Our central scenario is that a major escalation of tensions in the region and a sustained increase in oil prices are unlikely.

Tensions between Israel and Iran have been escalating over recent weeks. Against a backdrop of robust global demand and OPEC+ output cuts, these heightened tensions have applied further upward pressure to oil prices, with Brent crude prices breaking above $90 per barrel for the first time since October 2023.

Scenarios and implications for oil markets

Our central scenario is that a major escalation of tensions in the region and a sustained increase in oil prices are unlikely.

First, Iran’s oil production is approximately 3 million barrels per day (Mb/d), or around 4% of the global total. If, for any reason, Iranian oil exports were disrupted, capacity exists to offset this loss. OPEC’s current spare capacity stands at around 4 Mb/d, of which 3 Mb/d sits with Saudi Arabia (the swing producer in global oil markets).

While many OPEC producers do benefit from rising oil prices, they are also mindful of the global economic stress caused by higher prices, as well as the prospect of a meaningful fall in prices in a global recession.

Second, there are other reasons why regional players have an interest in keeping the conflict contained. The Gulf states are in the process of transforming their economies away from a reliance on oil, and this transformation requires a sustained absence of hostilities in the region.

The Gulf states’ relations with Israel have improved since previous episodes of conflict in the Middle East. Israel now has long-standing diplomatic agreements with Egypt and Jordan, and normalised relations with the UAE, Bahrain and Morocco in 2020. Saudi Arabia was also considering formal ties with Israel last summer, though no further progress has since been made. Saudi Arabia and Jordan aided Israel in neutralising a recent Iranian attack.

Any escalation involving a closure of the Strait of Hormuz would likely lead to a more problematic increase in the global oil price, given 30% of the world’s seaborne oil trade passes through the strait. Indeed, all shipping traffic from the Gulf countries pass through Hormuz – including crude oil, oil products and liquefied natural gas exports from Iran itself.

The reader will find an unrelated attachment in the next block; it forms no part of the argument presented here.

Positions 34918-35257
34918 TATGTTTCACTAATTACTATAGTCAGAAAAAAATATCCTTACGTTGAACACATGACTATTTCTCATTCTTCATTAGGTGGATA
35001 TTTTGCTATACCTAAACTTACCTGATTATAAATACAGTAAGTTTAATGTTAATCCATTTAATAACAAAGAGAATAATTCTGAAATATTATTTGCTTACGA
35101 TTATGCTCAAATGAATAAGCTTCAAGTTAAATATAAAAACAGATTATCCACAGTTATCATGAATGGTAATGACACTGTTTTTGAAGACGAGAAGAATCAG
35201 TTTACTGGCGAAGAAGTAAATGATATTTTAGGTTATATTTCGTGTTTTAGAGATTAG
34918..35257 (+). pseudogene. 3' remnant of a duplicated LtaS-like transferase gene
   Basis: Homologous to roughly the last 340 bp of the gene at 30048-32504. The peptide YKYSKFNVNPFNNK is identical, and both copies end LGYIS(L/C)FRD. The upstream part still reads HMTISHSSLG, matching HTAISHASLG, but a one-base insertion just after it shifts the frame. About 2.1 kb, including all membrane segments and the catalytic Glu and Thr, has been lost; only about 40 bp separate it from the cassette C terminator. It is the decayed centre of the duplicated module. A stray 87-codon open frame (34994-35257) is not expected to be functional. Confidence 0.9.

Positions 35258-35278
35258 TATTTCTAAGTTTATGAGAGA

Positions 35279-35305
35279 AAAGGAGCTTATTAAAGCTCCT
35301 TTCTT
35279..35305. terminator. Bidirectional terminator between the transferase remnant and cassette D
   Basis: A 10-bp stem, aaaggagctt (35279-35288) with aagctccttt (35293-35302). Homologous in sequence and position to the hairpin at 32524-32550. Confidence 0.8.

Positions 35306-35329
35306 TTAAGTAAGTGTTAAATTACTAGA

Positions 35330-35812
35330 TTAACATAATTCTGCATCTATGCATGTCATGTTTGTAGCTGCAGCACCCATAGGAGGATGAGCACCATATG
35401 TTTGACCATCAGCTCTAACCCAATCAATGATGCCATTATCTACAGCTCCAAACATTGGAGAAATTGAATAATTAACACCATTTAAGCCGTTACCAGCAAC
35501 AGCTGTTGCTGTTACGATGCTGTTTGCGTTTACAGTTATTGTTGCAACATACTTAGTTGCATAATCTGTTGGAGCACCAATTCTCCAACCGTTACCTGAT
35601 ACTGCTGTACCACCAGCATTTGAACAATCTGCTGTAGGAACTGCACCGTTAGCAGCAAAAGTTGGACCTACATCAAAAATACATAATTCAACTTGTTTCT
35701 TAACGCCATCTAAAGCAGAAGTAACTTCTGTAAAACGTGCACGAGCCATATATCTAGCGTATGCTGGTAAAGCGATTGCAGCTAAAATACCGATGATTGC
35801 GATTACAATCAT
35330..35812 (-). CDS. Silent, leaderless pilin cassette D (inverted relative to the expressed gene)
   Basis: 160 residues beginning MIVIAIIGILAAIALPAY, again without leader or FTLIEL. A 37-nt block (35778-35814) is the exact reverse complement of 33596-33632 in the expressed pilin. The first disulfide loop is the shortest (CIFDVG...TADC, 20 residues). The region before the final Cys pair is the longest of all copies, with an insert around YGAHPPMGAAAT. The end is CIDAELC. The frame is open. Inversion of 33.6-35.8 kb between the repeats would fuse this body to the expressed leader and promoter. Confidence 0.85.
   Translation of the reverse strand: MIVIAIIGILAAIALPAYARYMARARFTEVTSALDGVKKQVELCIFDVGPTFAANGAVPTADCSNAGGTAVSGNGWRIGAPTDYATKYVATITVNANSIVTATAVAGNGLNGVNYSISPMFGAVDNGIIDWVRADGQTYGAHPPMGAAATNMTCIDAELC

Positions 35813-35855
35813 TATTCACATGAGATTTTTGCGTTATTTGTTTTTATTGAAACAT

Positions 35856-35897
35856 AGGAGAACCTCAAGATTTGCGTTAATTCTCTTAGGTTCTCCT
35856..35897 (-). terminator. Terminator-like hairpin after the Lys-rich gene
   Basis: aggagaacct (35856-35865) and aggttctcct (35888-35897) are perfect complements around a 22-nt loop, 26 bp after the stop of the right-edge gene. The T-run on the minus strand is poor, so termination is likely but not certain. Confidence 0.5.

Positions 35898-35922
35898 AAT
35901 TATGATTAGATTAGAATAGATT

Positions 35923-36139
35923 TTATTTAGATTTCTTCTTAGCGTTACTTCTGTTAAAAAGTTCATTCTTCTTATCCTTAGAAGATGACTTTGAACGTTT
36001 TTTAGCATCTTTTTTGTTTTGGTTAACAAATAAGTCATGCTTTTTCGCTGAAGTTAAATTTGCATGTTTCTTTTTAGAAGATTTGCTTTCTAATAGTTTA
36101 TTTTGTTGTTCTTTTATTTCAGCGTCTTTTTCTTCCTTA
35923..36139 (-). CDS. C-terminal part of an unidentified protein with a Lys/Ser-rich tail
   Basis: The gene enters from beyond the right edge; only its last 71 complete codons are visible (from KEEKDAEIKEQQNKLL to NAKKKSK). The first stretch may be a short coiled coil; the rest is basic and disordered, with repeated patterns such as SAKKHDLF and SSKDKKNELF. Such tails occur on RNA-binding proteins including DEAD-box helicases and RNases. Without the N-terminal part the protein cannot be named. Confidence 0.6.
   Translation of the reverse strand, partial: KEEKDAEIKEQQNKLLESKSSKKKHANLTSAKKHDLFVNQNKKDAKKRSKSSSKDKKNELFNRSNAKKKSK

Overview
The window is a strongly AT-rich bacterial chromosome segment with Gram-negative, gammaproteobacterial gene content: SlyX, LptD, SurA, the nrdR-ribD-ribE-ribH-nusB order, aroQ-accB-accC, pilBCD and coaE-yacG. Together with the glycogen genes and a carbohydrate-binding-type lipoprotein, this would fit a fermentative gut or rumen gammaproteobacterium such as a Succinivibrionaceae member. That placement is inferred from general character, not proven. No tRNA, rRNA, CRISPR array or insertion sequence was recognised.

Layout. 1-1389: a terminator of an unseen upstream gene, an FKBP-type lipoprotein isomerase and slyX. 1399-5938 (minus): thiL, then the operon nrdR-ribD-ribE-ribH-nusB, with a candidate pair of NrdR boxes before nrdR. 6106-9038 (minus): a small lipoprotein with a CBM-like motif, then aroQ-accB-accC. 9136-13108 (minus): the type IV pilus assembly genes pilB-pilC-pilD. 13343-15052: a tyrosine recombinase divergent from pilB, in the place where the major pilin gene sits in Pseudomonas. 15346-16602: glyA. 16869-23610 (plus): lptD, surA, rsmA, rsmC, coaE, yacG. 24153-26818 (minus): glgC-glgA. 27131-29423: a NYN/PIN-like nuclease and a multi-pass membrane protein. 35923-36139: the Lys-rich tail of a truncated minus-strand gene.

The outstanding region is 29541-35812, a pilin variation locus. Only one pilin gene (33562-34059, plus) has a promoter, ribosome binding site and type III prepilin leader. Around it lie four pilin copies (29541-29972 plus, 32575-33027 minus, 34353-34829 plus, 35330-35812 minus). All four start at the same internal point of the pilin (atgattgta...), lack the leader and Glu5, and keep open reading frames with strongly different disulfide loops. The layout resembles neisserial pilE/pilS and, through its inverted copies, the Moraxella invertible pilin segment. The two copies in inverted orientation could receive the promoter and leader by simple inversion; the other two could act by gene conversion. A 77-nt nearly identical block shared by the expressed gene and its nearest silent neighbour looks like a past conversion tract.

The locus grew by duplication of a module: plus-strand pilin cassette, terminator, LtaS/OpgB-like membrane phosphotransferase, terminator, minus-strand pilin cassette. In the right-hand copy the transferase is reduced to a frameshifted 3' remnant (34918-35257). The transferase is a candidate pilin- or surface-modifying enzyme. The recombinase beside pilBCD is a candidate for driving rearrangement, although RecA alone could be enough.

However, this is not our central scenario. A closure of the strait by Iran would threaten its relations with China which, given current Western sanctions on Iran, buys the overwhelming majority of Iranian oil exports. In fact, all Iran’s oil exports are transported via the sea, so its own trade depends heavily on the free passage of goods and vessels through the seaway. Any move to block the strait would damage Iran’s own economy and also likely antagonise its Gulf neighbours. It is also worth noting that despite several threats of closure over the past few decades, the Strait of Hormuz has never actually been blocked.

Implications for global growth, inflation and interest rates

Amid generally sticky developed world inflation prints in recent months, markets have been considering what the prospect of higher oil prices might mean for interest rates and the broader economy.

How central banks respond to cost shocks, such as a rise in oil prices, depends on the state of the economy. If the economy is weak and running below capacity, cost shocks can depress consumption and lead to further weakness in activity. In this case, cost shocks can prompt monetary easing to avoid deflationary pressures emerging.

But when economies are strong, with low unemployment and little spare capacity, cost shocks can generate increased wage demands and sustained inflationary pressures. In this scenario, monetary policy is more likely to be tightened or kept restrictive to limit further price rises.

We view today’s economic picture as more similar to the latter scenario, with US growth resilient and labour markets tight across the developed world. Thus, we see any sustained increase in the oil price as likely to add to inflation stickiness, and therefore to modestly delay the speed of monetary easing from currently tight levels.

However, our expectation based on the current situation is that the oil price impact of recent Middle East tensions is likely to be fairly contained. We would therefore expect these tensions to dent, rather than derail, the broader ‘recovery’ narrative.

The Market Insights programme provides comprehensive data and commentary on global markets without reference to products. Designed as a tool to help clients understand the markets and support investment decision-making, the programme explores the implications of current economic data and changing market conditions. For the purposes of MiFID II, the JPM Market Insights and Portfolio Insights programmes are marketing communications and are not in scope for any MiFID II / MiFIR requirements specifically related to investment research. Furthermore, the J.P. Morgan Asset Management Market Insights and Portfolio Insights programmes, as non-independent research, have not been prepared in accordance with legal requirements designed to promote the independence of investment research, nor are they subject to any prohibition on dealing ahead of the dissemination of investment research.